Monday, May 07, 2007

"Lost" to get lost in 2010!

As you may have seen reported this morning, the producers of Lost have signed an unprecedented new deal with the network to continue producing the show for three more years, bringing the show to a final conclusion in May 2010. Here are a few of the details:
  • Each of the next three seasons will run without interruption or repeats from February through May (meaning that we'll have to wait until February to get any new episodes after this month's season finale...).
  • The remaining three seasons will be fairly abbreviated seasons, with only 16 episodes each (the previous seasons have produced 24-25 episodes each).
  • The show will be moving to an earlier timeslot to try to bring back the family audience. (Does that mean that we'll see less of Sawyer & Kate alone in their cage/tent?)
You might have remembered me saying that the producers and network were negotiating about whether or not the show would remain on the air for two more seasons (the producers' wish) or three more seasons (the network's wish). Looks like they both got their wish, since the show will be around for three more TV seasons, but will only have to make 48 more episodes, the equivalent of what the show produced during the first two seasons.

I think the news is welcome, since it gives us a bit more hope that they are really moving toward a definitive conclusion. It's also nice to know that we won't have to wait weeks between new episodes or have to deal with reruns. As much as I love Lost, I now know that only have to wait three years for some definitive answers. Bravo!

Saturday, May 05, 2007

"Spider-man 3" review

Let me start out by answering the big question: is Spider-man 3 as good as Spider-man 2, the series’ standard for geeky greatness? The answer is no, unfortunately. The newest sequel doesn’t have near the pitch-perfect emotional complexity of the last. That said, Spider-man 3 is not a total disappointment...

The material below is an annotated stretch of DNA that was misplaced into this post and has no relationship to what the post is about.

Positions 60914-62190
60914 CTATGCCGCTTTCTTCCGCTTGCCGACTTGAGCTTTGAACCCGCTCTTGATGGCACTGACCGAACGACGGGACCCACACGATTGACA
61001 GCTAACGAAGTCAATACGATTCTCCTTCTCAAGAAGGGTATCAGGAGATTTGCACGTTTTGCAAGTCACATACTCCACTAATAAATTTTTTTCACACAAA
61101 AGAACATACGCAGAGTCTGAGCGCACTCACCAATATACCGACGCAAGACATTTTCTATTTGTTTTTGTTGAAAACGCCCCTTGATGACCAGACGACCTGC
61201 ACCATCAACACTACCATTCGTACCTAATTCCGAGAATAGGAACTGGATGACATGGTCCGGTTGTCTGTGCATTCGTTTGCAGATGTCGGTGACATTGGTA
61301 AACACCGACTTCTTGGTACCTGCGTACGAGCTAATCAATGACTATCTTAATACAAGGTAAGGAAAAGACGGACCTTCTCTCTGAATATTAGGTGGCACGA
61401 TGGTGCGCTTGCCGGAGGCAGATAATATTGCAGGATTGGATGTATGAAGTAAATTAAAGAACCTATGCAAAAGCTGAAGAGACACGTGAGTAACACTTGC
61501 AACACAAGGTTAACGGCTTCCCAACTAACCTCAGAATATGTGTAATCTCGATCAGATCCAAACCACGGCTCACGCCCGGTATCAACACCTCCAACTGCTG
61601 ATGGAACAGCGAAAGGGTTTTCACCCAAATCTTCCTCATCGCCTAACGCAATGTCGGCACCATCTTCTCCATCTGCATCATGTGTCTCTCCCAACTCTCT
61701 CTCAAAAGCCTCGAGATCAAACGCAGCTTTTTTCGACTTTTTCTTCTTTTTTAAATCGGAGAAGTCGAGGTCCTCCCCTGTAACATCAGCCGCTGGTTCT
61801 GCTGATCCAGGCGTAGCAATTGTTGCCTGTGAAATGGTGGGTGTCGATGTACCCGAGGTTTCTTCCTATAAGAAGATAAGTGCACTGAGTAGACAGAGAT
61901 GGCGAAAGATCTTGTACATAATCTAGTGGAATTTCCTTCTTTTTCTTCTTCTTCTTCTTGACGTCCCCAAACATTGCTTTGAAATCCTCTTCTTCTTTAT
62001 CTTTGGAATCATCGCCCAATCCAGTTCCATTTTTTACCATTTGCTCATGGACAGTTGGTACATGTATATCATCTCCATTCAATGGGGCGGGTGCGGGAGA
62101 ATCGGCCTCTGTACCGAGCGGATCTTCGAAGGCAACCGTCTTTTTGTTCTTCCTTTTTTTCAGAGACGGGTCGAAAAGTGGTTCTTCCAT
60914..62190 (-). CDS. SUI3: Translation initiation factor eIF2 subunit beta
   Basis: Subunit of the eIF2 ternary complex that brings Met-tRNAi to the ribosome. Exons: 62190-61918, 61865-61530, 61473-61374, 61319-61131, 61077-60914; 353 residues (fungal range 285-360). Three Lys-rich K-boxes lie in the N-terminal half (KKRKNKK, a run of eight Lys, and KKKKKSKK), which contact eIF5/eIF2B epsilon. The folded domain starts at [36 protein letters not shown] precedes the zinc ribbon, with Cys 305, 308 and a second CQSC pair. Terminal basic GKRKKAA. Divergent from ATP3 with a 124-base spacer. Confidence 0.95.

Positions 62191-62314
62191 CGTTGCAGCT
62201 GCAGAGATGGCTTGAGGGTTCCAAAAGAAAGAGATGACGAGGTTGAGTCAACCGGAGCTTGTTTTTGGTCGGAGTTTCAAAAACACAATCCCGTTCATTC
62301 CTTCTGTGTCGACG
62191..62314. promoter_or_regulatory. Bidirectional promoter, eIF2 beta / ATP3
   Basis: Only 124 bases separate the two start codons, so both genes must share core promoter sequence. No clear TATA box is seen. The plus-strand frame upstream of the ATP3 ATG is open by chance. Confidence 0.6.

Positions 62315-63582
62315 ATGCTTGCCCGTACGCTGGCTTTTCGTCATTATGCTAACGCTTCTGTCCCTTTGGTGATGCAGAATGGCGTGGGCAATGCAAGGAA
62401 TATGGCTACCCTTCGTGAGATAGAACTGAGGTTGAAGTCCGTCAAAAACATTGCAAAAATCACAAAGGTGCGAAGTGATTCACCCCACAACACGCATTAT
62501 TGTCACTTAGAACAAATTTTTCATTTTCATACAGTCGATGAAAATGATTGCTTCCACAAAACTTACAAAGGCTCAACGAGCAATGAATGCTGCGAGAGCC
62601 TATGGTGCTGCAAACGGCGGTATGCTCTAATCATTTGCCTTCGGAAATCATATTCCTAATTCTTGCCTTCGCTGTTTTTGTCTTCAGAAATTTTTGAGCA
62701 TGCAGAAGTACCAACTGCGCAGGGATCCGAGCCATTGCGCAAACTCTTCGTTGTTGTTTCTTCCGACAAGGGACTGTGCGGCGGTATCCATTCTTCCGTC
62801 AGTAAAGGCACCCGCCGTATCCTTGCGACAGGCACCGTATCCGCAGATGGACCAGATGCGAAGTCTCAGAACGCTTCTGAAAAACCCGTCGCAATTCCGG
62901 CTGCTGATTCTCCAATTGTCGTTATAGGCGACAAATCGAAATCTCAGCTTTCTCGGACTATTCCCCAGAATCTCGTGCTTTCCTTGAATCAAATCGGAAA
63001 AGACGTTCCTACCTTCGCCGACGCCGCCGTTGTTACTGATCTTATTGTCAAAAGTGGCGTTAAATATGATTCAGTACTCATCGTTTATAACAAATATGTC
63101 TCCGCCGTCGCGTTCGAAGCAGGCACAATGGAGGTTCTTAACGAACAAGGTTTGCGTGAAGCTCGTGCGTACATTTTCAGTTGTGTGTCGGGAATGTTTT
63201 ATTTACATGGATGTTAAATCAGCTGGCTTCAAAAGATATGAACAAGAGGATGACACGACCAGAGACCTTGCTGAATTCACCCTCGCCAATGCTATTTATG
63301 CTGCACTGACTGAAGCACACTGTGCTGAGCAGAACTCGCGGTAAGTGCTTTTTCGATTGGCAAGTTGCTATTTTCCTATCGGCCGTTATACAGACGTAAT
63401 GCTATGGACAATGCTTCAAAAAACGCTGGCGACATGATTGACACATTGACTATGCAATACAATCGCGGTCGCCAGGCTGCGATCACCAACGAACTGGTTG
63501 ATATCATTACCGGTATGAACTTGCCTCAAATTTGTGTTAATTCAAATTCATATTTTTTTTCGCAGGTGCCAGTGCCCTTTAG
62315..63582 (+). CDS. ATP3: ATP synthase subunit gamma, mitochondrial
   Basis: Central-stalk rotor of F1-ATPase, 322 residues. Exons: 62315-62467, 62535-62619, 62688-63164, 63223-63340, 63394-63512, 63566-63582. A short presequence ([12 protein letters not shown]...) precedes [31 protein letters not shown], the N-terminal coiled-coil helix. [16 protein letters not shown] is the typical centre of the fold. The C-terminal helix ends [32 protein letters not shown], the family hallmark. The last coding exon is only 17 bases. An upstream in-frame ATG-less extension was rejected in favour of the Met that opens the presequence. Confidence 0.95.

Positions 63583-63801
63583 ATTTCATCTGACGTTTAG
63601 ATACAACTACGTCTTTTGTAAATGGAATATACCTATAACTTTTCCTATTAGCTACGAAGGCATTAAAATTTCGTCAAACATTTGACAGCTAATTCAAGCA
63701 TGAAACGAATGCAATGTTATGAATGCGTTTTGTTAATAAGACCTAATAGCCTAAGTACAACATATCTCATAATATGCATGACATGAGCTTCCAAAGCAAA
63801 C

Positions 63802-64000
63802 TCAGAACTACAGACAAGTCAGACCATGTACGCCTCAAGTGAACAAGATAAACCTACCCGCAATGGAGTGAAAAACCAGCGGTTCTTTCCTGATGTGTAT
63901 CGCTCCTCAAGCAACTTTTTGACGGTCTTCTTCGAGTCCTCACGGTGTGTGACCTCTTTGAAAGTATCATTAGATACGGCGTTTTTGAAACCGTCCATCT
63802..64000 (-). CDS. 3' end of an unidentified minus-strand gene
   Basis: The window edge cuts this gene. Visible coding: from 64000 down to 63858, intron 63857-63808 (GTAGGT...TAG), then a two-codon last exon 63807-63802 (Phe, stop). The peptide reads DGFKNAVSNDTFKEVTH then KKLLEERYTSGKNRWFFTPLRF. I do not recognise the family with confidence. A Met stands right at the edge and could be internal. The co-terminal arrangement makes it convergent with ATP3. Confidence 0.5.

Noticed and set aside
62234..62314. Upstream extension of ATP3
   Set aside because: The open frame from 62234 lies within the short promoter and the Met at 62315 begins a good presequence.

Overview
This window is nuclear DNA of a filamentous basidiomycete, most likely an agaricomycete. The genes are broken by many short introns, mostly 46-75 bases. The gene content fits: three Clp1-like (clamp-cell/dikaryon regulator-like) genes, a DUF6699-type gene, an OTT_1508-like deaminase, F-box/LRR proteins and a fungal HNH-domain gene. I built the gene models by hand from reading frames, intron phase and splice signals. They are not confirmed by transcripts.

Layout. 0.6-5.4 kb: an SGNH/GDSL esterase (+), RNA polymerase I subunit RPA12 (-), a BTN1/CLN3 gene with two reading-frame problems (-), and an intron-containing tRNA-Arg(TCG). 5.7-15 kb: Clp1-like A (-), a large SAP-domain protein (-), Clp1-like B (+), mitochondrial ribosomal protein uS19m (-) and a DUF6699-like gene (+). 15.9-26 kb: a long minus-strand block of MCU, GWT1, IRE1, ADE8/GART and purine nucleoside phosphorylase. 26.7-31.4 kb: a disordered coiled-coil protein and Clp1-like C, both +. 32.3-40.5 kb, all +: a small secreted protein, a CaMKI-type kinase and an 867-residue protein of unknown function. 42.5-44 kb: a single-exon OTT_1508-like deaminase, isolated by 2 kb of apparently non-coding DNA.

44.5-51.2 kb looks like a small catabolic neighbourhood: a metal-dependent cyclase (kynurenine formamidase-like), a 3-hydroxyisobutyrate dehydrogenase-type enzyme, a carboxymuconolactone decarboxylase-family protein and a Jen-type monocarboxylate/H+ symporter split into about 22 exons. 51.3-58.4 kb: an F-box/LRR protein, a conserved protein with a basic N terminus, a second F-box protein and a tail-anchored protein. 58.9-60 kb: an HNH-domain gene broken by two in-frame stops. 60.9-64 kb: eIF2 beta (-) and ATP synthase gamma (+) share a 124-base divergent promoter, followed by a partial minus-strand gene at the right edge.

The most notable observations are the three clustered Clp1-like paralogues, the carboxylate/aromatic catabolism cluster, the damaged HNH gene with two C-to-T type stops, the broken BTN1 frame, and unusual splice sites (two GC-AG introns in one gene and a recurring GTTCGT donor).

Picking up not long after where Spider-man 2 left off, we finally see Peter Parker in a happy place. His relationship with M.J. is going better than ever, he’s found balance in work and school, and the entire city is in love with his superhero alter-ego. Of course things go awry fairly quickly, as Spider-man is introduced to not one, not two, not three, but four enemies. And therein lies the big problem with Spider-man 3: with so many villains, so many stories, so many conflicts, there is little time to devote to developing any one of the arcs very well. The movie has, in a sense, a bad case of villain-itis.

I think I can see why the filmmakers wanted to involve more villains and more stories: they wanted to give it a different feel from the other two movies, each of which had one major villain. I suppose they also wanted to be able to create varied areas of conflicts for Peter Parker: guilt/revenge (Sandman), competition (Venom), friendship/loyalty (New Goblin), and our internal struggles between right and wrong (Black Spider-man). Sadly, only two of these villains really gets much development, and the others (Sandman and Venom) seem to exist only to appease the comic-book’s fans and provide flashy, loud action sequences.

There are things to recommend for the movie, though. The acting is good, especially from the three main leads (Tobey Maguire, Kirsten Dunst, and James Franco), who seem more natural and at-home in their roles than ever. (Dunst’s performance is particularly refreshing, since I can’t stand her in most everything else she’s done…). The quiet moments between Peter Parker and M.J. are especially welcome, and serve as a nice break from the chaotic, sometimes clumsy action scenes. I also really liked the internal struggle of good and bad that Peter Parker observes in himself; there just wasn’t enough of it to say that it was really thought-provoking or meaningful.

I feel about Spider-man 3 roughly the same way I felt about last year’s X-Men: The Last Stand: so much potential, so many interesting stories, so little time to explore any of them very well. In a world where so many of our popcorn movies are devoid of any complexity, you still wish that Spider-man 3 wouldn’t have tried to be everything for everyone. Overall, though, it is a fun way to spend two and a half hours, with a few genuinely funny and thrilling moments. Expect it to break all sorts of box office records. (*** out of four)